So I sat back, watched him in my binoculars, and watched him disappear over the ridge. 
About an hour alter, in the hollow down below my stand, I heard something moving fast. 
I grabbed my rifle and laid it across my lap and up to the flat in front of my stand popped a big deer. 
I didn’t have time to count the points, as he was quickly on the move. 
On his second jump, I pulled up my rifle and fired all in one fell-swoop. 
I had thought I put a decent shot on him, but with him being on the move so fast, I wasn’t 100 % sure I had a kill shot.
After I fired, the deer disappeared over the hillside and vanished from sight. 
I quickly hurried over to the spot he vanished over the hillside with and found a pile of fur, indicating I did at least get a shot on him.
After getting on the radio, my dad and uncle hurried over to my area on their four-wheelers to help me track the deer. 
Aside from the pile of fur we found, there wasn’t a ton of sign he had been hit—notably, no blood. 
But we found a trail and tracked him down about 100 yards to the bottom of the hollow to an old logging road. 
My uncle, Gary, quickly shouted “I’ve got blood!” having picked up a big indicator of a kill.
I replied back, “I’VE GOT DEER!!” as we found my eight point buck about 150 yards from where I fired. 
I let out a cheer of such excitement, I probably was heard a mile away. 
Eventually, my dad, who recently had surgery, also made his way down and I got high-fives all around. 
It’s a feeling I can’t ever really replace. 
But after the initial excitement wore off, the real work began.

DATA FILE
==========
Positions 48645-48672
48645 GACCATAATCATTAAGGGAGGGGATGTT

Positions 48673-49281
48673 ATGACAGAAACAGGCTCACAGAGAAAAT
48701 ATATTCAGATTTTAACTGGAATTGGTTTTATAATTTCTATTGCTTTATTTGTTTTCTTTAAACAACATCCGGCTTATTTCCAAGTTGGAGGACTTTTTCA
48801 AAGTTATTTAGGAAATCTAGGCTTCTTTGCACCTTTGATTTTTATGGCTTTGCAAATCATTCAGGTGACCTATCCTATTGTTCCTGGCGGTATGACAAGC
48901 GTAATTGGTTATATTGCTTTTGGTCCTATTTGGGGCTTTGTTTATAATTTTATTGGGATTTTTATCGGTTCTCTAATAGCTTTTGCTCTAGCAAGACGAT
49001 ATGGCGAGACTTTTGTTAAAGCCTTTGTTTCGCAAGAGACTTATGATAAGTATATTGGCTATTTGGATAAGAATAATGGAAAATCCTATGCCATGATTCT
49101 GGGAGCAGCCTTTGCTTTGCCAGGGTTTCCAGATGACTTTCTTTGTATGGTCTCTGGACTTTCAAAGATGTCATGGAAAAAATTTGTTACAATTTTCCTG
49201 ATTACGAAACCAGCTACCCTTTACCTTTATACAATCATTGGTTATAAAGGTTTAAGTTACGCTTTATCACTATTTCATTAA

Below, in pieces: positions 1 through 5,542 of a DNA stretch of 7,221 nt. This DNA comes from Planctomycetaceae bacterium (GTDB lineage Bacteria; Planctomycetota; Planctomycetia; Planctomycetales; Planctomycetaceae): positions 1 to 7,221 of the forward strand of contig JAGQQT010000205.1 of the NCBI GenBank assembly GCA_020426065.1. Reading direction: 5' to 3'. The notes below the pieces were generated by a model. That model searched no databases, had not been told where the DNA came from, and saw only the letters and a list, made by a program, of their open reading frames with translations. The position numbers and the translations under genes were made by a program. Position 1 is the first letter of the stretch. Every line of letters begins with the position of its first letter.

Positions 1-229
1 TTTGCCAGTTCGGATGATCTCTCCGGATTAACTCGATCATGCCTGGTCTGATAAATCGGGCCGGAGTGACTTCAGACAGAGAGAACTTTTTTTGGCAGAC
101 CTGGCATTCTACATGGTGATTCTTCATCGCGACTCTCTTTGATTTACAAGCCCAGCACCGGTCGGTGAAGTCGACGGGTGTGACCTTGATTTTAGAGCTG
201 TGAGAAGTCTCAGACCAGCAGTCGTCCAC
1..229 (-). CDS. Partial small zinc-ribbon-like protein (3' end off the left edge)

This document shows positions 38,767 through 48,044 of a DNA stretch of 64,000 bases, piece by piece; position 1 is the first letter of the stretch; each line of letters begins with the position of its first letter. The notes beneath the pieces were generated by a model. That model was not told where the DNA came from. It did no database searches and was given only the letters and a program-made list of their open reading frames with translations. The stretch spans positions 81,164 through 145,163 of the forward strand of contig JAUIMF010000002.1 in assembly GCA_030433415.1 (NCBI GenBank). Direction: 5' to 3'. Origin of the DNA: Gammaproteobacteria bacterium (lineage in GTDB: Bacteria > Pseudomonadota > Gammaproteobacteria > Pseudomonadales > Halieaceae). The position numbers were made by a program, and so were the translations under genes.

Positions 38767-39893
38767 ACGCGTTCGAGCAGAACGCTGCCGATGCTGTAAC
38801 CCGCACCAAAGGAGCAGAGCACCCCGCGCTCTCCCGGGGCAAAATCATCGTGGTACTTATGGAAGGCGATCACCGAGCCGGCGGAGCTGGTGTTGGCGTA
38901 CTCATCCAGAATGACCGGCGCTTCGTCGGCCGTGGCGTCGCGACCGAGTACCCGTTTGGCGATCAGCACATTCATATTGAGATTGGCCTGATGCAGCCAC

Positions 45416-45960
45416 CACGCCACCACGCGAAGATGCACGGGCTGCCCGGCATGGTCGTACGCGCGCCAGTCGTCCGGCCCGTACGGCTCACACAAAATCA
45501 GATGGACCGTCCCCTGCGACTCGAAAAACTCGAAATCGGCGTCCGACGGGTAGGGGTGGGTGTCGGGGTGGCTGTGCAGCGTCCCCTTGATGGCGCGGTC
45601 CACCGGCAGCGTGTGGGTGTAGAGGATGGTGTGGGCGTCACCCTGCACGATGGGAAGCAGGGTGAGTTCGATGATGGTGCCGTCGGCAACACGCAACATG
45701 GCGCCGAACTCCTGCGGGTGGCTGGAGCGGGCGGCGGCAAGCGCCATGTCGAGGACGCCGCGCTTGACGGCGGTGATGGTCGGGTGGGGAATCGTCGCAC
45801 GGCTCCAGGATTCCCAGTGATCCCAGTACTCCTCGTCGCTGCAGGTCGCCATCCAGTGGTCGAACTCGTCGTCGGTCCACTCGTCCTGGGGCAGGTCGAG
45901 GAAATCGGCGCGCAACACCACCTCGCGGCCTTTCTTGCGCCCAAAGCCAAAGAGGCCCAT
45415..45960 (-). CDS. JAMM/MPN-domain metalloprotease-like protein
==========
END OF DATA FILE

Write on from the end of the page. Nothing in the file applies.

After cleaning out the deer, we had to figure out how to drag him to the top of the ravine, because it became evident quickly, this guy was going to get mounted to hang on the wall next to my 2015 10-point. 
Initially, Gary had tried to navigate his four-wheeler down to the deer, but it quickly became evident the grade of the hill ways far too steep. 
It took several minutes, but we were able to safely get his ATV back to the flat on top.
But with my dad recovering from surgery, it became Gary and I who were dragging the 150-plus pounds of dead weight about 100 yards straight up a hill—a process which took over an hour.
I was sucking wind and ashamedly admit my uncle is apparently in far, far better shape than I.
But after about an hour of dragging, we finally got the deer back to the top and were able to get him to the trucks.
Mission accomplished. 
What was great about that, we pulled several deer off the hill that week. 
Gary took a smaller eight-point on opening day, my dad took a seven-point that I passed on, my sister shot at a different trophy buck, but unfortunately didn’t hit one, and my grandpa is finishing his hunt this week.
Like I said, deer hunting is something that has rich tradition in my family and one of my favorite things about gathering is hearing stories of years’ past from dad, Gary and my grandpa.
I guess I’m just thankful I have a heck of a story to tell now, too. 
Chris Siers is sports editor of the Marshall County Tribune. Email him at sports@t-g.com